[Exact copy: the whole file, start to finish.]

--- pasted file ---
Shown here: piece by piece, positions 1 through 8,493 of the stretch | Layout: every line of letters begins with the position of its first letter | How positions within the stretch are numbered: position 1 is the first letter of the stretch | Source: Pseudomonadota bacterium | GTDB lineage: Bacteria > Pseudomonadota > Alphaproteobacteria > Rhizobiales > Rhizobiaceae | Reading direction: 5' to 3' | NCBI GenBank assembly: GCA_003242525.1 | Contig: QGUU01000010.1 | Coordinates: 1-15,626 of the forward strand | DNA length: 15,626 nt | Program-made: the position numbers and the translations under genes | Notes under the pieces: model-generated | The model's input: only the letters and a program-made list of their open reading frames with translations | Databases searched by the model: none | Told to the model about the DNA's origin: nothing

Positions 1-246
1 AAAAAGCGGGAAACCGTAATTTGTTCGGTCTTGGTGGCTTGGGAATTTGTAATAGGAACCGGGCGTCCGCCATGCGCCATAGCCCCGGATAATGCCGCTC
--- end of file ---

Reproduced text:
Shown here: piece by piece, positions 1 through 8,493 of the stretch | Layout: every line of letters begins with the position of its first letter | How positions within the stretch are numbered: position 1 is the first letter of the stretch | Source: Pseudomonadota bacterium | GTDB lineage: Bacteria > Pseudomonadota > Alphaproteobacteria > Rhizobiales > Rhizobiaceae | Reading direction: 5' to 3' | NCBI GenBank assembly: GCA_003242525.1 | Contig: QGUU01000010.1 | Coordinates: 1-15,626 of the forward strand | DNA length: 15,626 nt | Program-made: the position numbers and the translations under genes | Notes under the pieces: model-generated | The model's input: only the letters and a program-made list of their open reading frames with translations | Databases searched by the model: none | Told to the model about the DNA's origin: nothing

Positions 1-246
1 AAAAAGCGGGAAACCGTAATTTGTTCGGTCTTGGTGGCTTGGGAATTTGTAATAGGAACCGGGCGTCCGCCATGCGCCATAGCCCCGGATAATGCCGCTC